Automotive Mechanic Job Description, Career as an Automotive Mechanic, Salary, Employment
Definition and Nature of the Work, Education and Training Requirements, Getting the Job
Education and Training Varies—see profile
Salary Median—$15.60 per hour
Employment Outlook Good
Definition and Nature of the Work
Automotive mechanics inspect, service, and repair the engines, brakes, and other parts of cars, buses, and trucks. They also perform routine maintenance to prevent future breakdowns.
Diagnosing problems quickly and accurately requires analytical ability. It also requires a thorough knowledge of cars' mechanical and electronic systems and competence with a variety of electronic tools, such as infrared engine analyzers and computers. Many mechanics consider diagnosing hard-to-find problems to be one of their most challenging and satisfying duties.
After locating the source of the malfunctions, mechanics often need to replace or repair faulty parts. Some mechanics specialize in particular kinds of repair, such as electrical or transmission problems. They usually work in special service shops.
Most mechanics work in automobile dealerships, automobile repair shops, and gasoline service stations. Many others are employed by federal, state, and local government agencies; taxicab and automobile leasing companies; and other businesses that repair their own cars and trucks. Automobile manufacturers hire mechanics to make adjustments and repairs after cars come off the assembly line. Other mechanics work for large department stores that have facilities for servicing automobiles.
Education and Training Requirements
Employers prefer to hire applicants who are high school graduates. High school courses in metal work, mechanical drawing, science, mathematics, computer skills, and automobile maintenance are helpful. A number of advanced high school programs are part of the Automotive Youth Education Service, a certification program that prepares students for entry-level jobs. Participants often train under experienced mechanics for up to four years.
A growing number of employers require auto mechanics to complete training programs offered by trade, vocational, or community colleges. The programs
last from six months to two years and combine classroom instruction and hands-on practical experience. Some trade schools partner with automotive dealerships, which allow students to work in their service departments.
Certification is important—but not mandatory—in this field. Automotive Service Excellence (ASE) certification, the nationally recognized standard, can be awarded in eight different areas of automotive service. Applicants must pass exams and have two years of relevant experience to become ASE-certified mechanics. To be recognized as master automobile technicians, mechanics must be certified in all eight areas of automotive service. Mechanics are retested every five years to renew certification. More than four hundred thousand service professionals have achieved ASE certification.
Getting the Job
School placement offices, job fairs, and apprenticeship programs can provide employment contacts and job leads. Job seekers can also apply directly to service stations, automotive dealerships, and repair shops. Newspaper classified ads and Internet job sites often list openings.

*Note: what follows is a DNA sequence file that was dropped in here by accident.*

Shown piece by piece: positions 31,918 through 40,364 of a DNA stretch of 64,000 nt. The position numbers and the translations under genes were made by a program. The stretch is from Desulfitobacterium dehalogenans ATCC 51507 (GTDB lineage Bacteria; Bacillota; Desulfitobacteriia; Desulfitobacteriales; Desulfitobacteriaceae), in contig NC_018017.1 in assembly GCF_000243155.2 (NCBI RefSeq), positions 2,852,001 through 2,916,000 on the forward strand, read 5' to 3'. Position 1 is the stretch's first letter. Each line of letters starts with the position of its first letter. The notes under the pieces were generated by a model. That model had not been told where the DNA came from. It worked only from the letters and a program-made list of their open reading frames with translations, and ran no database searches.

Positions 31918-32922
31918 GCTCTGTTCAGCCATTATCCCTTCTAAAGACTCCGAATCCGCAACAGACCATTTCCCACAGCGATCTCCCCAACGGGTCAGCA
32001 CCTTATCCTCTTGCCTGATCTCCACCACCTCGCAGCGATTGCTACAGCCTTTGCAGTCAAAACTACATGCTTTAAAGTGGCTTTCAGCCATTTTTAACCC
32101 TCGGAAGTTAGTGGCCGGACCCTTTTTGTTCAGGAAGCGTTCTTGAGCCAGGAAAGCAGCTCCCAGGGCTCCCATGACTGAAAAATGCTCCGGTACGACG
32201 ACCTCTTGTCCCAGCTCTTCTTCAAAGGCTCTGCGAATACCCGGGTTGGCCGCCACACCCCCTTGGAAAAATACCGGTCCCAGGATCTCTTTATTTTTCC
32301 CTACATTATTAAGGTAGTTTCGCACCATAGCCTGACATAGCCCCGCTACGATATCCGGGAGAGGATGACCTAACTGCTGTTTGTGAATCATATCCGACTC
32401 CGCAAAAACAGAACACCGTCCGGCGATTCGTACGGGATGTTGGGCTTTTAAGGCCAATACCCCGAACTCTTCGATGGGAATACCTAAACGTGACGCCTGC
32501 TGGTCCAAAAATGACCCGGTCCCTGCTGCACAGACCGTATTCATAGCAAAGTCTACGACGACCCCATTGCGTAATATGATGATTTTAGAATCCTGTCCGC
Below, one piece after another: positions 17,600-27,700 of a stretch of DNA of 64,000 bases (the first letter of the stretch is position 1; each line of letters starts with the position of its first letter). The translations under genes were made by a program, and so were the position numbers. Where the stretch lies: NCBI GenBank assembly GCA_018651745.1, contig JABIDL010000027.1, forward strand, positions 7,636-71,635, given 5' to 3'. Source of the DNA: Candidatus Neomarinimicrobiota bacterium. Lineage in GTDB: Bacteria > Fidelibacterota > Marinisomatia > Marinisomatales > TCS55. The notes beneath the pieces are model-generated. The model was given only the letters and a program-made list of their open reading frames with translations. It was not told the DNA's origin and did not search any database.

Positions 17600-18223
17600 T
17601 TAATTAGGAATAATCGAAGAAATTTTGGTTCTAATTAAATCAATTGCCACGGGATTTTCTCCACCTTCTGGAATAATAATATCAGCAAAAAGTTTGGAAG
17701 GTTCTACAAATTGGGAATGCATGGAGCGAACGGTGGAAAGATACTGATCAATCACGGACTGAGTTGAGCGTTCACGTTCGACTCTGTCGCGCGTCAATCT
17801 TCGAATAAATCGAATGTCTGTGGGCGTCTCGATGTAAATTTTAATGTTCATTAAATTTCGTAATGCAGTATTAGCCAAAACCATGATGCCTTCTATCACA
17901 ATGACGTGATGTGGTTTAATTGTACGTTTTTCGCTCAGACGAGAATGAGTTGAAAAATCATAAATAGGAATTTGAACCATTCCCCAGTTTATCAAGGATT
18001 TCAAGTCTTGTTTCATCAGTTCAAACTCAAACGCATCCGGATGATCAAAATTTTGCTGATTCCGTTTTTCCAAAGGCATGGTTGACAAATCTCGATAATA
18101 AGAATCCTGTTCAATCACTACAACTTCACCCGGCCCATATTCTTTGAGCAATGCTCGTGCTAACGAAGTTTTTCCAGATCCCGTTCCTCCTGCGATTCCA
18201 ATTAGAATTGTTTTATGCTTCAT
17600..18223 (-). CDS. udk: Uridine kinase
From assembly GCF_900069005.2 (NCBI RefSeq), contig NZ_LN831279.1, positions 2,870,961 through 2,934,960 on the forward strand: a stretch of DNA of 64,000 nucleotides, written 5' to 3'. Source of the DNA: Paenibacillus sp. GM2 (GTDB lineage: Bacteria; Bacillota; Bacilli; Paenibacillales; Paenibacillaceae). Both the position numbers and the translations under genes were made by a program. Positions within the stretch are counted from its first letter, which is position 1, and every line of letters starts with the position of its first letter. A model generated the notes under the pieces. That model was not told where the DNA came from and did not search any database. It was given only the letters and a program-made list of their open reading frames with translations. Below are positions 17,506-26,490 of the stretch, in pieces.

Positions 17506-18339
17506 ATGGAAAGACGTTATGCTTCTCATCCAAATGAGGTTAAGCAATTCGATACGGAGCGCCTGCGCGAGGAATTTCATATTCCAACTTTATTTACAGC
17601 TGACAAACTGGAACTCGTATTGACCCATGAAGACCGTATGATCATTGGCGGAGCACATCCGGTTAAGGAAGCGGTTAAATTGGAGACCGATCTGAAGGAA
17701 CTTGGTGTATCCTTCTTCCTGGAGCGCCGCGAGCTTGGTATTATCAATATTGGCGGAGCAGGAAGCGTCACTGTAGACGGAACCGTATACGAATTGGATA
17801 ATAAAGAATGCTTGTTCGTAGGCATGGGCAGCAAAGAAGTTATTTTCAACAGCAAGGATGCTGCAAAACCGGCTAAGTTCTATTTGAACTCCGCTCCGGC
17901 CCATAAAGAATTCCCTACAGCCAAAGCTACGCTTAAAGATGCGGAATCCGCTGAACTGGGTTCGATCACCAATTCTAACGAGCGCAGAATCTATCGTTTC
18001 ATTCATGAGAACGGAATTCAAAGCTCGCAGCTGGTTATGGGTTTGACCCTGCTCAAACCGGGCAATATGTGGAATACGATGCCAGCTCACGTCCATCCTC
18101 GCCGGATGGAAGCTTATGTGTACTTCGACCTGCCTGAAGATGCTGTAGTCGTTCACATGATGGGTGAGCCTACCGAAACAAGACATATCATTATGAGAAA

Advancement Possibilities and Employment Outlook
Experienced mechanics in large shops may advance to supervisory positions, such as repair shop supervisor or service manager. Mechanics who like to work with customers may become service estimators, who take clients' orders for repairs and write up job orders for mechanics. Many mechanics open their own repair shops or service stations.
Employment of automobile mechanics is expected to increase as fast as the average for all occupations through 2014. Turnover in this field is high, so many openings occur each year. Automotive technology is becoming increasingly complex, so mechanics who have had formal training may find the most opportunities. Demand should also be high for those who stay informed about new developments in this field, such as alternate fuels technology.
Most mechanics work between forty and forty-eight hours per week, but many work longer hours during busy periods. Mechanics frequently get paid at higher rates for overtime.
Most mechanics work indoors, in shops with good ventilation, lighting, and heat. They frequently work with dirty, greasy parts and in awkward positions. Sometimes they must lift heavy objects. Minor cuts and bruises are common, but serious accidents are usually avoided by observing established safety procedures.
Earnings and Benefits
Salaries vary, depending on location and mechanics' experience. In 2004 the median wage of all automotive mechanics was $15.60 per hour. The most experienced mechanics earned more than $26.33 per hour. Apprentices started at about sixty percent of the standard wage and received increases throughout their training.
Benefits often include paid holidays and vacations. Mechanics may also get life, health, and accident insurance. Some employers supply uniforms.
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